In Defense of Sotomayor’s Critics

Supreme Court nominee Sonia Sotomayor has been getting a lot of criticism for a speech she gave at the UC Berkeley, School of Law in which she said “I would hope that a wise Latina woman with the richness of her experiences would more often than not reach a better conclusion than a white male who hasn’t lived that life.”

Lots of Judge Sotomayor’s defenders have been accusing here conservative critics of taking her comments out of context. Many of them are predictably accusing her critics of racism as well.

You should read the whole text of her speech as published in the Berkeley La Raza Law Journal if you really want to understand the context.  The problem is that the context doesn’t make the comments any better.  If anything it makes them worse.  With respect to that particular controversial comment, I can see only two possible ways of reading it:

The first is that she’s saying decisions should be guided by “empathy” — not simply the letter of the law — and empathy is something she has more of because, as a non-white male, she has faced more of life’s hardships.  She has a “richer experience”, in her words.  As a result, her increased empathy will lead her to better decisions, in general.  That seems to be a reasonable interpretation of her comments, even reading them in context.  Most of her defenders are claiming that’s not what she meant, but it does seem to be a plausible interpretation, given the statement’s lack of qualifiers.  And I’m sorry, but if that’s what she meant, it is indeed stupid, shallow and yes, racist.  Saying Latina women are more empathic because of their experience is no less racist than saying white men are more honest or competent because of theirs.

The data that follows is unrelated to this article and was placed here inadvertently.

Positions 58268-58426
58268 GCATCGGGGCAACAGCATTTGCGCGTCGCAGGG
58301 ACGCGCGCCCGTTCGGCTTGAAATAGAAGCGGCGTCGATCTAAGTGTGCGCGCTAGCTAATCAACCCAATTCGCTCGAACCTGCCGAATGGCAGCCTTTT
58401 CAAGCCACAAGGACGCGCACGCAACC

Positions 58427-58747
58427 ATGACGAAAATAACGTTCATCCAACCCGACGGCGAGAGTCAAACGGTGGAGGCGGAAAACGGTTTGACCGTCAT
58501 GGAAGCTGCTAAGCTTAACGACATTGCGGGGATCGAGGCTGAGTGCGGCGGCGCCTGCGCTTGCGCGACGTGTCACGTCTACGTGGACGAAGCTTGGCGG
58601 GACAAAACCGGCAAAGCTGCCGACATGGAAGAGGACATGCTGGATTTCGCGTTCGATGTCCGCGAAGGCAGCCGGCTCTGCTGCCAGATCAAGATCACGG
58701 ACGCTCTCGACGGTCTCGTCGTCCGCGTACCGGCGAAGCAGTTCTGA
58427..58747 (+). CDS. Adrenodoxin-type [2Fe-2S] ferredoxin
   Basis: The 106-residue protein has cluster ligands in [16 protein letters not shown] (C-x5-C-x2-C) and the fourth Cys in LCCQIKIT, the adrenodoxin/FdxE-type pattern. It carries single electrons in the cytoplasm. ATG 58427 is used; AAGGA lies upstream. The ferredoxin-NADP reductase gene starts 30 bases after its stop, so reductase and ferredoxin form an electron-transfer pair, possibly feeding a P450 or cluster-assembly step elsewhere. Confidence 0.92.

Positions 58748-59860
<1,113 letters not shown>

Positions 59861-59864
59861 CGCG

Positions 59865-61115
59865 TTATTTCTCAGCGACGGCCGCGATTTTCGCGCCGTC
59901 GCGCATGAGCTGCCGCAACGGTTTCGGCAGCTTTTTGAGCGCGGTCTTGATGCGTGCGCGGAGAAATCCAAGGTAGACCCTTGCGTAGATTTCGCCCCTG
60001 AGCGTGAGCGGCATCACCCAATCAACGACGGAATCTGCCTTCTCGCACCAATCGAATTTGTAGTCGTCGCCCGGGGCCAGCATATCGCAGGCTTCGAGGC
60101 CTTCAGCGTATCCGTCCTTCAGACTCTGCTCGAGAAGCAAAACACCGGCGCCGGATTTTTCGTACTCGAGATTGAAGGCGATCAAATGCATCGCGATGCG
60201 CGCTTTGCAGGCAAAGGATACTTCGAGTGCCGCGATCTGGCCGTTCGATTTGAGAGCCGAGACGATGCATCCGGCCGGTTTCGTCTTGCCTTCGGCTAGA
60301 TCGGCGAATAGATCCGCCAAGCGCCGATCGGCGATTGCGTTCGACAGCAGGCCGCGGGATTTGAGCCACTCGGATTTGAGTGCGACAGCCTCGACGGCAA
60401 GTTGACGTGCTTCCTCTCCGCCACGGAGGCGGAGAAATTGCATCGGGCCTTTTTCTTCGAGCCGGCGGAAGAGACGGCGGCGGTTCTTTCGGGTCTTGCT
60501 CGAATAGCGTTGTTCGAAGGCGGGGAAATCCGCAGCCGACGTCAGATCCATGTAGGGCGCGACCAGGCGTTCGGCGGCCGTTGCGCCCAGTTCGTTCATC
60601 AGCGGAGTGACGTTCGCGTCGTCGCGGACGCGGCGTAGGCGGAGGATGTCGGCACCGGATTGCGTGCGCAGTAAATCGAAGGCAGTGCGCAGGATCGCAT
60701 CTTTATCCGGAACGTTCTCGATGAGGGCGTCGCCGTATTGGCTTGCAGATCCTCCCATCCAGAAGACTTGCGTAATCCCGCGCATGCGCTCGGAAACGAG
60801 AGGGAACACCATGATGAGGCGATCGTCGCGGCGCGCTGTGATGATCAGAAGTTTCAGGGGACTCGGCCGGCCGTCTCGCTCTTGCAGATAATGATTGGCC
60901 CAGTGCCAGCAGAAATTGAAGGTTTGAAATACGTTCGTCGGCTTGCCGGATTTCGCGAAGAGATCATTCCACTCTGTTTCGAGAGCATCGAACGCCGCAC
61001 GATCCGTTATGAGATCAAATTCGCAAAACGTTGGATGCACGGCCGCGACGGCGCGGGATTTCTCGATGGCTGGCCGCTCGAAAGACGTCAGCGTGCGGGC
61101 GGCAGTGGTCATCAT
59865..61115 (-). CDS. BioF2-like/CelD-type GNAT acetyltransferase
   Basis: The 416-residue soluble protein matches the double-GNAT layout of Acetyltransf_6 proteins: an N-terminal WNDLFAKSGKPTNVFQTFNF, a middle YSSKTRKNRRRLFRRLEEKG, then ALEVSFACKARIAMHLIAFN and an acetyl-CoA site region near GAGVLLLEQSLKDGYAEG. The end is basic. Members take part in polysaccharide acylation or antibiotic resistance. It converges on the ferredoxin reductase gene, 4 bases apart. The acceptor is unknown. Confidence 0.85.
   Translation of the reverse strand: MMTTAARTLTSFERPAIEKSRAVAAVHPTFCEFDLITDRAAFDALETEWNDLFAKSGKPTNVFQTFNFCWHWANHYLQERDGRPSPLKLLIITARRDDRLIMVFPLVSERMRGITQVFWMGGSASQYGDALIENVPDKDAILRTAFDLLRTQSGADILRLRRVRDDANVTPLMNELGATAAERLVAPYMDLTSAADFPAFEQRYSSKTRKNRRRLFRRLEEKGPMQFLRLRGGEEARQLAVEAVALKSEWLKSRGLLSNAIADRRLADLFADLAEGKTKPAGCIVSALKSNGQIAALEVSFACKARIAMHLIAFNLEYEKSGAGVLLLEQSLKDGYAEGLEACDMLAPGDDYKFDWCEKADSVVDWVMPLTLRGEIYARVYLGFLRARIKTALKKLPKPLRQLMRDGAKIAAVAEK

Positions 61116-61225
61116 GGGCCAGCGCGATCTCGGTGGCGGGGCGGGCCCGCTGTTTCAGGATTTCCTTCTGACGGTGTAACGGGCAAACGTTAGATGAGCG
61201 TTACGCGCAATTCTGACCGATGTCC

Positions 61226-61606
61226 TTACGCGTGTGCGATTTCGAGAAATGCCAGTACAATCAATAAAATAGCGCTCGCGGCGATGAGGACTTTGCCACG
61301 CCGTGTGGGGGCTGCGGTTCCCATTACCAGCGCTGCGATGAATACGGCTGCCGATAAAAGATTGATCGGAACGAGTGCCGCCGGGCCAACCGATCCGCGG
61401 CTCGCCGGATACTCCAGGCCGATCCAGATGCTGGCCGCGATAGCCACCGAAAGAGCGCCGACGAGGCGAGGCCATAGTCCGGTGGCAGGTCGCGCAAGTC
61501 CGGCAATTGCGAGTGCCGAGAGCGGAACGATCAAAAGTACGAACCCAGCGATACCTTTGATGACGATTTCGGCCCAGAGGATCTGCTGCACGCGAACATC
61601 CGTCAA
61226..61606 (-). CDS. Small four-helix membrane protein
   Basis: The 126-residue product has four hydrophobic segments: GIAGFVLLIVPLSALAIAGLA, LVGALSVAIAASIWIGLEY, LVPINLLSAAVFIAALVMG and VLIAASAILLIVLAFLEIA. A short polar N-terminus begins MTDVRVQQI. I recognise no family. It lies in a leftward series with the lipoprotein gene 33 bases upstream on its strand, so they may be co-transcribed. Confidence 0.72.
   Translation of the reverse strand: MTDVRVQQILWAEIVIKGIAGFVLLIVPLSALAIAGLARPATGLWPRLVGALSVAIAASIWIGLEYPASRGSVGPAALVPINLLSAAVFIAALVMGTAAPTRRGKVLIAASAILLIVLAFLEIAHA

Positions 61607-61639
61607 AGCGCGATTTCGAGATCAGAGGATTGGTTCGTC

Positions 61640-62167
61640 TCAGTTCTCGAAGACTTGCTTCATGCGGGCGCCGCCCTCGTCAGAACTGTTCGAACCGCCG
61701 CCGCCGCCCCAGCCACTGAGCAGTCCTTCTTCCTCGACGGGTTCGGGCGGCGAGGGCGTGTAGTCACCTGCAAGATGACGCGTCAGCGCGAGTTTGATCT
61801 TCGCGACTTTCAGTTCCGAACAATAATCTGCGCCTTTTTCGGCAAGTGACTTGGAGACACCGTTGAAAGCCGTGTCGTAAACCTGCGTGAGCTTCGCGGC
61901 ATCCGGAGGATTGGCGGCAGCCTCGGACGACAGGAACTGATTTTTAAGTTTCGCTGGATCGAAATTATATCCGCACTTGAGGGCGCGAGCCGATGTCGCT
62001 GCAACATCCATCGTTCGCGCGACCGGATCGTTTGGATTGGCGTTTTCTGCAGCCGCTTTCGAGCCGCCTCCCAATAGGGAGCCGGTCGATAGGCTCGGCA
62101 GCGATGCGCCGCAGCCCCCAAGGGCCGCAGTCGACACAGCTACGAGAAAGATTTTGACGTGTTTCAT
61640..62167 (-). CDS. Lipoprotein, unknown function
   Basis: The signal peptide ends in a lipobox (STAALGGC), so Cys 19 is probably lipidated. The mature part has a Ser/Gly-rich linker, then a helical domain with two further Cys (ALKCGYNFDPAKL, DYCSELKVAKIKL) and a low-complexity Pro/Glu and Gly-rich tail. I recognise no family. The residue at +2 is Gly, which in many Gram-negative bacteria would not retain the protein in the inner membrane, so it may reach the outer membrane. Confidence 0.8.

The second, and more likely, possibility is that she was saying her life experience would help her reach a better decision in those specific cases involving people with similar backgrounds – i.e. women and ethnic minorities – because she’s faced similar obstacles and can better empathize with their situation.  Unfortunately this interpretation is worse than the first.

First of all, if you don’t consider that argument offensive, try reversing it.  Imagine a white male Bush nominee saying (in ANY context) “I would hope that a wise white male, with the richness of his experiences, would more often than not reach a better conclusion than a Latina woman who hasn’t lived that life.”  Democrats across the board would be outraged.   And every one of you who are now defending Sotomayor would be calling that judge a racist.  Now imagine this hypothetical nominee’s defenders started saying “no, no, you’re taking his words out of context.  He wasn’t saying that a white male would ALWAYS make a better decision in all cases.  He was only talking about those specific cases in which his “rich experience” as a white male give him a better understanding of certain issues.  You know, like corporate law, second amendment rights, and national security”.  Would suddenly that make it ok?  Not a chance.